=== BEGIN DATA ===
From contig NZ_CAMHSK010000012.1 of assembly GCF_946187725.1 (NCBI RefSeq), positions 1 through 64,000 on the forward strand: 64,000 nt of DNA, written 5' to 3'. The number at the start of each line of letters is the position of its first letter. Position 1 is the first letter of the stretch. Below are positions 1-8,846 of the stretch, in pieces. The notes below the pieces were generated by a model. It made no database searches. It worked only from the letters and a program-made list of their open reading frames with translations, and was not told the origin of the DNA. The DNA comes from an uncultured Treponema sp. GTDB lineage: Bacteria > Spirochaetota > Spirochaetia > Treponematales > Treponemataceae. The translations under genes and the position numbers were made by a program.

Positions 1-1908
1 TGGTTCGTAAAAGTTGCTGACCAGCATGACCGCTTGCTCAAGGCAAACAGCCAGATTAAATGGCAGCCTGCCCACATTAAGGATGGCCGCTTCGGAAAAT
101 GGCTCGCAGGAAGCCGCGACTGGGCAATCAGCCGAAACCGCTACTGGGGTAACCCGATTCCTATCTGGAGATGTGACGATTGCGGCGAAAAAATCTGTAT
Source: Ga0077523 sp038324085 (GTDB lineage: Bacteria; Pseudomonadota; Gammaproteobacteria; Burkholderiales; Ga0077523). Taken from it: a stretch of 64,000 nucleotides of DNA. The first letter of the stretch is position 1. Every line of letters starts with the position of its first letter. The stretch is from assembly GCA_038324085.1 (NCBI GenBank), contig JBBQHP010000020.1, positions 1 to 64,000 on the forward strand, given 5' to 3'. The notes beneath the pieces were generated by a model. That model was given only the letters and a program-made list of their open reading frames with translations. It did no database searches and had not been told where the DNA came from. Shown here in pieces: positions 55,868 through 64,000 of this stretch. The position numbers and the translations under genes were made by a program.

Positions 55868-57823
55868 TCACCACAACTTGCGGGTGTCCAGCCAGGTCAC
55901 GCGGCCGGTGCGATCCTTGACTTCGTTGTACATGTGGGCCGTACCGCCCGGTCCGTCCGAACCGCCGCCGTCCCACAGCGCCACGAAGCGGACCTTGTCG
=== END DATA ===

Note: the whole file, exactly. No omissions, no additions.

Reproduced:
From contig NZ_CAMHSK010000012.1 of assembly GCF_946187725.1 (NCBI RefSeq), positions 1 through 64,000 on the forward strand: 64,000 nt of DNA, written 5' to 3'. The number at the start of each line of letters is the position of its first letter. Position 1 is the first letter of the stretch. Below are positions 1-8,846 of the stretch, in pieces. The notes below the pieces were generated by a model. It made no database searches. It worked only from the letters and a program-made list of their open reading frames with translations, and was not told the origin of the DNA. The DNA comes from an uncultured Treponema sp. GTDB lineage: Bacteria > Spirochaetota > Spirochaetia > Treponematales > Treponemataceae. The translations under genes and the position numbers were made by a program.

Positions 1-1908
1 TGGTTCGTAAAAGTTGCTGACCAGCATGACCGCTTGCTCAAGGCAAACAGCCAGATTAAATGGCAGCCTGCCCACATTAAGGATGGCCGCTTCGGAAAAT
101 GGCTCGCAGGAAGCCGCGACTGGGCAATCAGCCGAAACCGCTACTGGGGTAACCCGATTCCTATCTGGAGATGTGACGATTGCGGCGAAAAAATCTGTAT
Source: Ga0077523 sp038324085 (GTDB lineage: Bacteria; Pseudomonadota; Gammaproteobacteria; Burkholderiales; Ga0077523). Taken from it: a stretch of 64,000 nucleotides of DNA. The first letter of the stretch is position 1. Every line of letters starts with the position of its first letter. The stretch is from assembly GCA_038324085.1 (NCBI GenBank), contig JBBQHP010000020.1, positions 1 to 64,000 on the forward strand, given 5' to 3'. The notes beneath the pieces were generated by a model. That model was given only the letters and a program-made list of their open reading frames with translations. It did no database searches and had not been told where the DNA came from. Shown here in pieces: positions 55,868 through 64,000 of this stretch. The position numbers and the translations under genes were made by a program.

Positions 55868-57823
55868 TCACCACAACTTGCGGGTGTCCAGCCAGGTCAC
55901 GCGGCCGGTGCGATCCTTGACTTCGTTGTACATGTGGGCCGTACCGCCCGGTCCGTCCGAACCGCCGCCGTCCCACAGCGCCACGAAGCGGACCTTGTCG